WASHINGTON- Senators Chuck Grassley and Herb Kohl today put forward legislation that would take steps to better protect federally funded biomedical research from possible bias.
The legislation, filed as an amendment to the economic recovery bill being debated in the Senate, would place new requirements on institutions receiving grants from the National Institutes of Health (NIH). The NIH awards almost $24 billion annually in grants for biomedical research. The economic stimulus bill increases that largesse by billions of dollars.
The senators' amendment would require the NIH to make two changes to the way it is already supposed to manage conflicts of interest, according to federal regulation.
The Grassley-Kohl amendment would require the NIH to actively enforce its conflict of interest policies and respond in a timely manner when those policies have been violated by grantees.
The amendment also would require the following information to be given to the NIH by grantees receiving NIH in excess of $250,000:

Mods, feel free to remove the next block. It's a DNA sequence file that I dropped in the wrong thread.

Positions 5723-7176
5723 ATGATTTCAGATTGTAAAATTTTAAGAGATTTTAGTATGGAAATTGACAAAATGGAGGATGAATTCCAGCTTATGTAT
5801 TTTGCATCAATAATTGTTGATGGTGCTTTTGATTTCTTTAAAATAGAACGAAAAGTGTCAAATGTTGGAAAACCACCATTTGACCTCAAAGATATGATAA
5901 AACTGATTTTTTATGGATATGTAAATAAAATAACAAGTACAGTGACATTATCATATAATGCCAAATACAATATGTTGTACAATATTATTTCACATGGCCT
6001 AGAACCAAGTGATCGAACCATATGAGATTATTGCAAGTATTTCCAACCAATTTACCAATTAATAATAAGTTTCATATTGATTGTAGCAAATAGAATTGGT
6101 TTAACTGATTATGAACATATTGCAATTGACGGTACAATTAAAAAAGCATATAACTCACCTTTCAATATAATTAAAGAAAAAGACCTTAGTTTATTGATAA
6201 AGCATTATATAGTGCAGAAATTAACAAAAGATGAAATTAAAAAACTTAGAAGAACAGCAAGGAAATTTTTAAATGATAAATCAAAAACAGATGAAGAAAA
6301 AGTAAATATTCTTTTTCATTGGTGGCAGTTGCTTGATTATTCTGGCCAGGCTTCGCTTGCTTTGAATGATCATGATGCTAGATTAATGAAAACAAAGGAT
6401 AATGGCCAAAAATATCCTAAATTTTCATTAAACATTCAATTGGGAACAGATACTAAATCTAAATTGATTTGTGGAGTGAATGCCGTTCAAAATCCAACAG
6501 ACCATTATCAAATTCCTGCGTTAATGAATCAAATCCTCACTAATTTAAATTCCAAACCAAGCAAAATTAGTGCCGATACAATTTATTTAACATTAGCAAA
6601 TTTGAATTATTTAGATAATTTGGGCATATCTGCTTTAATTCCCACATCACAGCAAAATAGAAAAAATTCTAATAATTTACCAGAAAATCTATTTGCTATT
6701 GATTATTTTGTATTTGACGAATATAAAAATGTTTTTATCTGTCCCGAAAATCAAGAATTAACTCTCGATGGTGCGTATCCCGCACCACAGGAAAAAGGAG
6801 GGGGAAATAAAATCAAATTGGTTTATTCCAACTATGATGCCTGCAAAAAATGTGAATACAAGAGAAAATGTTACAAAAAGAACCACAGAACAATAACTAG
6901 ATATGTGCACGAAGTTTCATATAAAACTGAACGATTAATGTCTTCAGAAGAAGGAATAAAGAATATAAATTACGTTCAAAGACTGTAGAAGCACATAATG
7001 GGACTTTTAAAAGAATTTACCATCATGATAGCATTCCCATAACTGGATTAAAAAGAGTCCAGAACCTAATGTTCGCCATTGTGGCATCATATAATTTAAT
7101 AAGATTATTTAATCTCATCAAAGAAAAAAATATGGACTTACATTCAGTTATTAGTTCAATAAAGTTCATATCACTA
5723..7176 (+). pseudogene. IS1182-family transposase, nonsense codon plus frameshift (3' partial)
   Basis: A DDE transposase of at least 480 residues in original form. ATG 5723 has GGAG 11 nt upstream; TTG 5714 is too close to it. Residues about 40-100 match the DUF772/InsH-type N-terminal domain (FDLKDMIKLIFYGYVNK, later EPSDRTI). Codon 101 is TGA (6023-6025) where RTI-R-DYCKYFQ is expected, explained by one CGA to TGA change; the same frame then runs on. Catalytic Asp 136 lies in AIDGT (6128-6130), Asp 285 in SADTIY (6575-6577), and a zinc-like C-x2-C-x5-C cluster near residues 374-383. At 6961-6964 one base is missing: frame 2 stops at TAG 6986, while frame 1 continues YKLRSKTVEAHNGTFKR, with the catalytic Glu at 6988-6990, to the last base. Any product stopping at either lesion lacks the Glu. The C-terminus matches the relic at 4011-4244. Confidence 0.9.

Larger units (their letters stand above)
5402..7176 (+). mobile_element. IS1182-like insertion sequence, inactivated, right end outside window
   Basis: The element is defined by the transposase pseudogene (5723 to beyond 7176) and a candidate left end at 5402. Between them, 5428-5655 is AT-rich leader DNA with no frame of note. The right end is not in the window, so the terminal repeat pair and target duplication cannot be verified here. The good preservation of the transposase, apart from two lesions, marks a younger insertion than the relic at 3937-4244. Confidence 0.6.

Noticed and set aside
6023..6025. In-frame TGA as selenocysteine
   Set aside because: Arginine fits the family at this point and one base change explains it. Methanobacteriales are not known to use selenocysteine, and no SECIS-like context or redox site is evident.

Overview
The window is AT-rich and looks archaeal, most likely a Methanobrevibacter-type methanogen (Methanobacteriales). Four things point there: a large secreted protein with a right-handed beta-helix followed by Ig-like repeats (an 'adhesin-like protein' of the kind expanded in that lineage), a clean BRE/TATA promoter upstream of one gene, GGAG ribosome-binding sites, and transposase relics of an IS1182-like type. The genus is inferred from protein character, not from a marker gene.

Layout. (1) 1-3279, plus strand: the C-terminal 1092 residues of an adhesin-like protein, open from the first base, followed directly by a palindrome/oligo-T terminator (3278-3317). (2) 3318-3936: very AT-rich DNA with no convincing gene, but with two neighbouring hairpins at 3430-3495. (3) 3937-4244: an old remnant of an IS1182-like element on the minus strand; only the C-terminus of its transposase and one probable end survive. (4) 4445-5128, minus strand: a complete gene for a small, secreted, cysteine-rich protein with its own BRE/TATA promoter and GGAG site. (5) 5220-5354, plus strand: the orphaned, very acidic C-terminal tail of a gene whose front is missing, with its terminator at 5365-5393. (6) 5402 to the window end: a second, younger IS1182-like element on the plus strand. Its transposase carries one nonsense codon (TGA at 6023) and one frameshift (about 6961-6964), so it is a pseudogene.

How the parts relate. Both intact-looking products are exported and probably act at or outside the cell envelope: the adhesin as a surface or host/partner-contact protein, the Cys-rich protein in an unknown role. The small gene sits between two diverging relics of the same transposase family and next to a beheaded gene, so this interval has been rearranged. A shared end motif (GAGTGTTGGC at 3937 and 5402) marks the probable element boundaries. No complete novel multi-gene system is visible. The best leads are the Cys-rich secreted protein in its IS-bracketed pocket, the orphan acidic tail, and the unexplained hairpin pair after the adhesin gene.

a.   The amount of the primary investigator's significant financial interest, estimated to the nearest one thousand dollars
b.   A detailed report on how the grantee institution will manage the primary investigator's conflict of interest.
"The goal of this initiative is to establish transparency and the accountability that comes from disclosure. It's become clear that the federal rules in place to manage conflicts of interest in research aren't enforced as they ought to be, and there's an opportunity to strengthen them here, as well," Grassley said. "The public has a lot at stake with medical research. With our doctors, we make medical decisions based on scientific research and taxpayers commit a lot of money for this work."
"NIH grants are highly competitive. The government has a right to know whether the scientists it funds have a financial stake in the outcome of their research," said Kohl.
Grassley is Ranking Member of the Senate Committee on Finance. Kohl is Chairman of the Senate Special Committee on Aging.
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